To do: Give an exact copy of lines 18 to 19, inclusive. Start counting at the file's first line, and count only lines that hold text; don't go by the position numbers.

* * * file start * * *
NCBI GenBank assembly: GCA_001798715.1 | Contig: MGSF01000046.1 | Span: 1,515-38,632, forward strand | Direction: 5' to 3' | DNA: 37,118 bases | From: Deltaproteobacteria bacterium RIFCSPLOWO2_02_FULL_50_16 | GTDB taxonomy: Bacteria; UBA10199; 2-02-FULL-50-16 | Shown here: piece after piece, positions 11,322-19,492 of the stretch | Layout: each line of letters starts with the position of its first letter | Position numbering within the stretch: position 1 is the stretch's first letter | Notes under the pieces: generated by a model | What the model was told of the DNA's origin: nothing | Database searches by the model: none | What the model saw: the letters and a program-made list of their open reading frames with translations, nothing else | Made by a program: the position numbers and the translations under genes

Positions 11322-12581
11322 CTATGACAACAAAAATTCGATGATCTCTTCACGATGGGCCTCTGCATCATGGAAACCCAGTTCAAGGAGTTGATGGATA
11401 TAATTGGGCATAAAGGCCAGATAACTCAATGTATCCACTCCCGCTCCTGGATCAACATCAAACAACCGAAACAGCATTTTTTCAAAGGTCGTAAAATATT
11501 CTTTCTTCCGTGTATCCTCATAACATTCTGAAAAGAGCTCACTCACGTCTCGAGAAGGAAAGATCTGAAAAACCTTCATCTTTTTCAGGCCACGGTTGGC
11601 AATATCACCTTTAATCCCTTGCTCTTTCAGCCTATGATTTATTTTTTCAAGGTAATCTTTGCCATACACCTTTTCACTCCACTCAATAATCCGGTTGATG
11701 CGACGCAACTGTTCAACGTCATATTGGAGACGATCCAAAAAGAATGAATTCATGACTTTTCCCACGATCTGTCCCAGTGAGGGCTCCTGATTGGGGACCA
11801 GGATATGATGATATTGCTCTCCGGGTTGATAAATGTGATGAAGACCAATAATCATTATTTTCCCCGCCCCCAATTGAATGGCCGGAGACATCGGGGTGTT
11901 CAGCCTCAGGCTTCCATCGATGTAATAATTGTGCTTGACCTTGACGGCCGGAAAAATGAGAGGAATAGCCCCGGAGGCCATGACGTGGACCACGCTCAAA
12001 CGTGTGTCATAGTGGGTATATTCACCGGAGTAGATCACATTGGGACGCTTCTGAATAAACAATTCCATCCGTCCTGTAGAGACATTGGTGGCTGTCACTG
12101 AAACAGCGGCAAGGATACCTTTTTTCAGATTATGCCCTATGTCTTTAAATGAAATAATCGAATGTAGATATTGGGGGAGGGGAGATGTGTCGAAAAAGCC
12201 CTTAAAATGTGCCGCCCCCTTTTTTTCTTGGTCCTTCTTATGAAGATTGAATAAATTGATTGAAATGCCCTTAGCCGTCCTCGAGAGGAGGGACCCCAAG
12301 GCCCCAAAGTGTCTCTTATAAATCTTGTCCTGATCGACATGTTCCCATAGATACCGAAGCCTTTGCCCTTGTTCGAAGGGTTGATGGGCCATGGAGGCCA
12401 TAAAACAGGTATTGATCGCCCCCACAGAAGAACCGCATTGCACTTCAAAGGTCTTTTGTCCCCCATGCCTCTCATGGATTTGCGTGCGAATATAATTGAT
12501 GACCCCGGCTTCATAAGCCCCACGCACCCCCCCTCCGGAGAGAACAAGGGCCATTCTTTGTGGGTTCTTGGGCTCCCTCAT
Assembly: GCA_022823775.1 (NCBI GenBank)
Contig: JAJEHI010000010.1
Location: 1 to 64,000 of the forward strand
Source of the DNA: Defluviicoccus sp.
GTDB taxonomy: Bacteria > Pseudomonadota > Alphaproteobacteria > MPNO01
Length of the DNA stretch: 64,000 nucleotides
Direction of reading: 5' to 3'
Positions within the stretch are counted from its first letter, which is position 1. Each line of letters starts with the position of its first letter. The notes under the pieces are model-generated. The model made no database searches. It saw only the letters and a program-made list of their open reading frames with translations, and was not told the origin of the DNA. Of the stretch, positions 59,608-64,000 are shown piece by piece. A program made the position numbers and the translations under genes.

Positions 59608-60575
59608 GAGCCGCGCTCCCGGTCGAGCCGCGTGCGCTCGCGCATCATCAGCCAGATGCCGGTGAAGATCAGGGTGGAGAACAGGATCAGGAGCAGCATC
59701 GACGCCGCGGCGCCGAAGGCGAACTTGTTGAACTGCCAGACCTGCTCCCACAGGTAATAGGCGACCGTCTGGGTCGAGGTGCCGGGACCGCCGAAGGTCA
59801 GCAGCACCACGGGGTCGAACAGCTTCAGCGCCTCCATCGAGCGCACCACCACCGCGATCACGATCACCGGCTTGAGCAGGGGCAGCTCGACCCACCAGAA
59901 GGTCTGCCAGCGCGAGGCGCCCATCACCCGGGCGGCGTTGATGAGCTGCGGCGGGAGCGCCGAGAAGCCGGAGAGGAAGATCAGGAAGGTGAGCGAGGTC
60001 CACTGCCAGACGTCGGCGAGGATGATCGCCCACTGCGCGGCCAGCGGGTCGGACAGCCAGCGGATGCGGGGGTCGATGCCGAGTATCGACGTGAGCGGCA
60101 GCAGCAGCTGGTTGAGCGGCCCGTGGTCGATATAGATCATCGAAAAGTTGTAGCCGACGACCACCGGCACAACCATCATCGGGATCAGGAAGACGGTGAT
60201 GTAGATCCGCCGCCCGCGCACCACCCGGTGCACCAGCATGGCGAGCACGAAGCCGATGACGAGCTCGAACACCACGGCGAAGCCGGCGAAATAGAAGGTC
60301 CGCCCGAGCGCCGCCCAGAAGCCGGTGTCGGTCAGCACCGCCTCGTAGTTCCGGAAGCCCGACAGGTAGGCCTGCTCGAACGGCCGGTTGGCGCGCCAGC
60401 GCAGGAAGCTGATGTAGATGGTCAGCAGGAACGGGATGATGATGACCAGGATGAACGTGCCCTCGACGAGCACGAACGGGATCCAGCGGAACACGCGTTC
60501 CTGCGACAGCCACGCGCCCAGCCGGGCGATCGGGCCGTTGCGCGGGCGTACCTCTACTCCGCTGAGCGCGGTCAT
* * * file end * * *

Location: 1 to 64,000 of the forward strand
Source of the DNA: Defluviicoccus sp.